To remind the reader where this story is in time, many chapters start off with world news of the day. If you are my age, it is a journey down memory lane…
- 1952 – The price of gasoline was 25 cents a gallon.
- 1963 – President John F. Kennedy was assassinated.
- 1980 – John Lennon was shot and killed outside his New York apartment.
Was he able to get a job and lead an independent life? Like other people confined to a wheelchair, did he have complications caused by hours of sitting? What kind of life did he have? When did he die and why? I recommend that you read To Walk With My Brother: A true story of courage, humor and love. Learn for yourself how this man, wheelchair bound for life, could express such a postitive thought a short time before his death, “Evelyn, I never thought I would live this long. I’ve had an amazingly good life, and I’m happy.”
About the Authors
Evelyn Thornton, the highly organized oldest child and second in command to Melba, grew up in the rural community of Carthage, Mississippi. After attending Anderson University in Indiana, Evelyn took to the skies, where, for thirty-eight and a half years, she served as a stewardess/flight attendant for US Airways. “When Wayne passed, I lost more than a brother. I lost a true friend. In this book, I have tried to capture the spirit of that admiration in under 200 pages of text. I hope I met that challenge.”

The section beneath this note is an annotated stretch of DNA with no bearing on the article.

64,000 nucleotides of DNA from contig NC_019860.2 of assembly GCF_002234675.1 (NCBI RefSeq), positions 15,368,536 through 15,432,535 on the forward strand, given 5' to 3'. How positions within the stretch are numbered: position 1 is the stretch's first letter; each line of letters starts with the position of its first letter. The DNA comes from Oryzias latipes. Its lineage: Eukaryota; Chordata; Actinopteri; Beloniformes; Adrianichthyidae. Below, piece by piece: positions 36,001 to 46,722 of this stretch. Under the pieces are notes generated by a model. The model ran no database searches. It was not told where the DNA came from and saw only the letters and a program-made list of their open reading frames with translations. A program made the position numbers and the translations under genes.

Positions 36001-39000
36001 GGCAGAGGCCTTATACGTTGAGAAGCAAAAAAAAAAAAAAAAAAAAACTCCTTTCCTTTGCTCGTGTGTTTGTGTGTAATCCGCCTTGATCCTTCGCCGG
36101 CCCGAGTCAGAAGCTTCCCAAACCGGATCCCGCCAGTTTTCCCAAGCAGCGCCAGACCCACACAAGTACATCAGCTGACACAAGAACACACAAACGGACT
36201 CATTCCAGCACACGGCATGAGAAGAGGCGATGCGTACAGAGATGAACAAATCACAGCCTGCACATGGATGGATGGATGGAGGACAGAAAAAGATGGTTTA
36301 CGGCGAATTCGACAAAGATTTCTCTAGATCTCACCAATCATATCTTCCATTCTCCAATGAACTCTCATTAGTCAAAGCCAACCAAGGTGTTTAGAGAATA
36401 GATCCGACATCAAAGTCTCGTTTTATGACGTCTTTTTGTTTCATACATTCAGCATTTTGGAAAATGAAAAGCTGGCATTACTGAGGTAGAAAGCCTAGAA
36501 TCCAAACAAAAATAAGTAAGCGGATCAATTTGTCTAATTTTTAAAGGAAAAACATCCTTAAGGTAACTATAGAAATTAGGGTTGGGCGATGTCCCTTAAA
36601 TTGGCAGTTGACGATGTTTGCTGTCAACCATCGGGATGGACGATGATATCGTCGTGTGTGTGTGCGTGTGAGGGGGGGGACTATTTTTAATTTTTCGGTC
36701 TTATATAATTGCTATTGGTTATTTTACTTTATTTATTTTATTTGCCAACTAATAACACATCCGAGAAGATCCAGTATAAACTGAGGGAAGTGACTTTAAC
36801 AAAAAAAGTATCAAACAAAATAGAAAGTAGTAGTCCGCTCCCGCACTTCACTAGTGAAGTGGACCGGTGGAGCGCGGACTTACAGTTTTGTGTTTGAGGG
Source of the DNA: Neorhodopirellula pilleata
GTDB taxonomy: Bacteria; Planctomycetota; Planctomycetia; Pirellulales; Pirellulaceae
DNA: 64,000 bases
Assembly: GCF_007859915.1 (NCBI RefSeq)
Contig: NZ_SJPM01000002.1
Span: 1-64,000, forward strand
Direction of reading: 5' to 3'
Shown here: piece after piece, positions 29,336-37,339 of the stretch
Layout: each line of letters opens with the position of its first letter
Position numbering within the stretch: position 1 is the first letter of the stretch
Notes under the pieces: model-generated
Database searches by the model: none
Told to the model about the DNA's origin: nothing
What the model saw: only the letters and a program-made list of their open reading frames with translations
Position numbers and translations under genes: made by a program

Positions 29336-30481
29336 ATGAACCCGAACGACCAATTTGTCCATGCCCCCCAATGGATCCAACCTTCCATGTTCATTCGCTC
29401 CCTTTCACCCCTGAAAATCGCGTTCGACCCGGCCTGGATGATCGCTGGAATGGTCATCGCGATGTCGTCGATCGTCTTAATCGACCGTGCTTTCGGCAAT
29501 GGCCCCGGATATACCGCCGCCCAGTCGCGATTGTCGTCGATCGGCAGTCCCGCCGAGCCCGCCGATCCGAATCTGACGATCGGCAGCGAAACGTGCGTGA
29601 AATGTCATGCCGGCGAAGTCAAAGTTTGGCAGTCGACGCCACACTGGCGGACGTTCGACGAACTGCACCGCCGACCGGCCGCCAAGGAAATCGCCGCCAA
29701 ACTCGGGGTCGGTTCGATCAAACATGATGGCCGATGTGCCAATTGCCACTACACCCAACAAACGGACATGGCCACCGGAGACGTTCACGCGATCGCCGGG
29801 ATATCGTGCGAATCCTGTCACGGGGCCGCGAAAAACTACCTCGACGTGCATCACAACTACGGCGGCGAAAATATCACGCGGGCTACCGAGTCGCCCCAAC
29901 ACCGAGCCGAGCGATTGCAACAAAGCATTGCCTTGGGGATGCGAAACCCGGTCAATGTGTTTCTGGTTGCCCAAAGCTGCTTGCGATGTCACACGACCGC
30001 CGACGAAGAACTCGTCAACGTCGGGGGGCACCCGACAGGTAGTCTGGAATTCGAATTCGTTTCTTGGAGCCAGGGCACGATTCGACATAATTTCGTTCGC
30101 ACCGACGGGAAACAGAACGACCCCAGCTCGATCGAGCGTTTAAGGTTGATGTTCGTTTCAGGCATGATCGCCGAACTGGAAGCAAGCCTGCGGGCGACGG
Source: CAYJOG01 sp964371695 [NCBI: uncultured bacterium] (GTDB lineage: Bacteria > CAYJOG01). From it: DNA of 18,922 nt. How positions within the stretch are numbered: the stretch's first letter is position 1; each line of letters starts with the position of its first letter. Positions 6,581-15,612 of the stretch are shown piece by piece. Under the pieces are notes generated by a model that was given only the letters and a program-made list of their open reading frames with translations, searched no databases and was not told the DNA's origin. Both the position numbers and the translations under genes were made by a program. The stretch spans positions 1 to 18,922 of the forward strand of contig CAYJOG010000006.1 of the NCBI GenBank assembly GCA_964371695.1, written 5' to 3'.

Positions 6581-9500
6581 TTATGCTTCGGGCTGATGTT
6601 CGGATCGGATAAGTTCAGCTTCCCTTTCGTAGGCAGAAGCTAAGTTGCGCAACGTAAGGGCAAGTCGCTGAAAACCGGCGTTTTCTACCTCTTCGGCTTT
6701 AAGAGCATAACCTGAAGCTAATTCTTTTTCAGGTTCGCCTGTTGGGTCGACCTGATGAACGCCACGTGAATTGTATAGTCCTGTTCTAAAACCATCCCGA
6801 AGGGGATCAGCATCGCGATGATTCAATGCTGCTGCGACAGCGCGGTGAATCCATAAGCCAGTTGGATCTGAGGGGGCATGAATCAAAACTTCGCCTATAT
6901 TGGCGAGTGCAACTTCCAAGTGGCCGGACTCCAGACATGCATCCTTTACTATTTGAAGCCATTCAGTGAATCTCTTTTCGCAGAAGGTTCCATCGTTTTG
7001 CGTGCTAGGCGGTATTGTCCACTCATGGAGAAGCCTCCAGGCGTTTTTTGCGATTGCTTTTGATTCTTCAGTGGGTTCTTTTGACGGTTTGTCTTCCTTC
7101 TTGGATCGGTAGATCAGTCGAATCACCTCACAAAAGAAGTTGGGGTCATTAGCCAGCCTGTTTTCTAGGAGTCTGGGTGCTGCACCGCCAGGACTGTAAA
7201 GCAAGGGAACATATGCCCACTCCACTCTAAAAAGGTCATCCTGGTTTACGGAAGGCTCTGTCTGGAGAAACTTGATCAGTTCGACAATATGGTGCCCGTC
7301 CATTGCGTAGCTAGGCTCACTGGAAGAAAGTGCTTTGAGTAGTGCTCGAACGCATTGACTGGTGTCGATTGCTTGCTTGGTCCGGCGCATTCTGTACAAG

Evelyn lives in Hampton, New Hampshire, only a mile from the Shore Patio that she and Wayne helped to create. In Shiprock, New Mexico, she is known as a volunteer mother to several generations of Navajo children.
Michael F. Bisceglia, Jr., is a former educator with over twenty-five years of experience in the fields of teaching and school administration. His last six years were spent teaching children with diverse disabilities. Retired from the world of education, Mr. Bisceglia writes for several New England newspapers and magazines. Additionally, he is the author of two novels and numerous nonfiction articles. He lives in Hampton, New Hampshire, with his wife.